CEI Weekly: EPA's Utility MACT Is All Pain, No Gain

CEI Weekly: EPA's Utility MACT Is All Pain, No Gain

June 15, 2012

FEATURE: EPA's Utility MACT Is All Pain, No Gain

The Senate is soon to vote on whether to overturn the EPA's Utility MACT, which imposes costly new mercury regulations for coal-fired power plants. The EPA claims the regulations will protect the health of unborn children; but is that true? In a new study, CEI analysts Marlo Lewis, William Yeatman, and David Bier discuss the dubious benefits---and high costs--of the EPA's Utility MACT. Read the study, All Pain and No Gain: The Illusory Benefits of the Utility MACT, here. Also, see:

>> Press release about the study

>> Marlo Lewis' op-ed in Forbes, "Big Costs, Illusory Benefits: Why Congress Should Nix the Utility MACT"

>> William Yeatman's "The Case Against EPA's Utility MACT (in pictures)"

>> David Bier's op-ed in The Washington Examiner, "EPA's Phony Job Numbers"

 

SHAPING THE DEBATE

Obama's War on Resource Industries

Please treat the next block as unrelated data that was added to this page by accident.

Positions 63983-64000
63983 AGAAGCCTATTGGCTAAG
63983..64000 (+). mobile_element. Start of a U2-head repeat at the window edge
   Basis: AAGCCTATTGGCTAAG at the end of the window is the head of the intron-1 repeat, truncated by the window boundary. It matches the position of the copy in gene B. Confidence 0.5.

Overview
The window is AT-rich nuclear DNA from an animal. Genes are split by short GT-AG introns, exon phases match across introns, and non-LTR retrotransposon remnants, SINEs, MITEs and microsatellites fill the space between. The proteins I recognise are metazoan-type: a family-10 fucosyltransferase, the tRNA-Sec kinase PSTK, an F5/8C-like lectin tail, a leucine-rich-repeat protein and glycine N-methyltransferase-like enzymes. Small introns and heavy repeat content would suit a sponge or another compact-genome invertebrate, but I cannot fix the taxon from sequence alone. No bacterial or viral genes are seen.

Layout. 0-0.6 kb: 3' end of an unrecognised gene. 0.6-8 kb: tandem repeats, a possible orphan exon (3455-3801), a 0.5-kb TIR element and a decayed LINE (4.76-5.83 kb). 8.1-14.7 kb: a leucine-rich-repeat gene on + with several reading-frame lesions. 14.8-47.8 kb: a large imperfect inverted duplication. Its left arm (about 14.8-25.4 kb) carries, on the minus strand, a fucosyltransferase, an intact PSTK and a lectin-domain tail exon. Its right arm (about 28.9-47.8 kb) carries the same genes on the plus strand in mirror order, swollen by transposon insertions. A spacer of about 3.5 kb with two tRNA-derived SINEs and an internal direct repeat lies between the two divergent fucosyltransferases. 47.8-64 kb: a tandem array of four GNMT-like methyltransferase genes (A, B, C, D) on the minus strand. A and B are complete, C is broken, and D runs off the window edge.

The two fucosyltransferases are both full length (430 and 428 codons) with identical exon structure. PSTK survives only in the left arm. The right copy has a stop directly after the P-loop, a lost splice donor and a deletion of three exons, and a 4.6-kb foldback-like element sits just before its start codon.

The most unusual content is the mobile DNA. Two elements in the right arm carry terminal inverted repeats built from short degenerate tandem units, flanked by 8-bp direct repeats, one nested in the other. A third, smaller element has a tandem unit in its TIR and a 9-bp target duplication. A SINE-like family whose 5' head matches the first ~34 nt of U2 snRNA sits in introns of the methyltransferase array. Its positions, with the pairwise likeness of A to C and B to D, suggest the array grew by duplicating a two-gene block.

Myron Ebell's op-ed in The Charleston Daily Mail

 

The Gathering Storm: Bracing for the Looming Euro Debacle

Bill Frezza's column in Forbes

 

H.R. 1909 Lifts Barriers to Small Loans

John Berlau's op-ed in NewsMax

 

Should We Label Genetically-Modified Food?

Greg Conko's interview on Minnesota Public Radio

 

Cyber Intelligence Sharing and Protection Act Podcast

Ryan Radia's podcast debate for the Federalist Society

 

Obama Shouldn't Embellish His Small Business Record

Wayne Crews' citation in Bloomberg Businessweek

 

Mancin, Republicans Fight Mercury Emission Rule

CEI's citation on WVNSTV

 

DoJ May Put Kibosh on Cable Cos.' Data Caps

Ryan Radia's citation in E-Commerce Times

 

CEI PODCAST

June 13, 2012: Smarter Transportation Funding

When the federal government gives out transportation funding to the states, they attach a lot of strings. The solution, according to Land-use and Transportation Policy Analyst Marc Scribner, is to get the federal government out of the transportation business and devolve it to the states. In the just-released CEI study “Fixing Surface Transportation in Massachusetts: A Path Forward under a Devolved Federal Funding Scenario,” Scribner argues that by following a user-pays, user-benefits principle, states can raise revenue and maintain infrastructure more efficiently than the federal government can.

 

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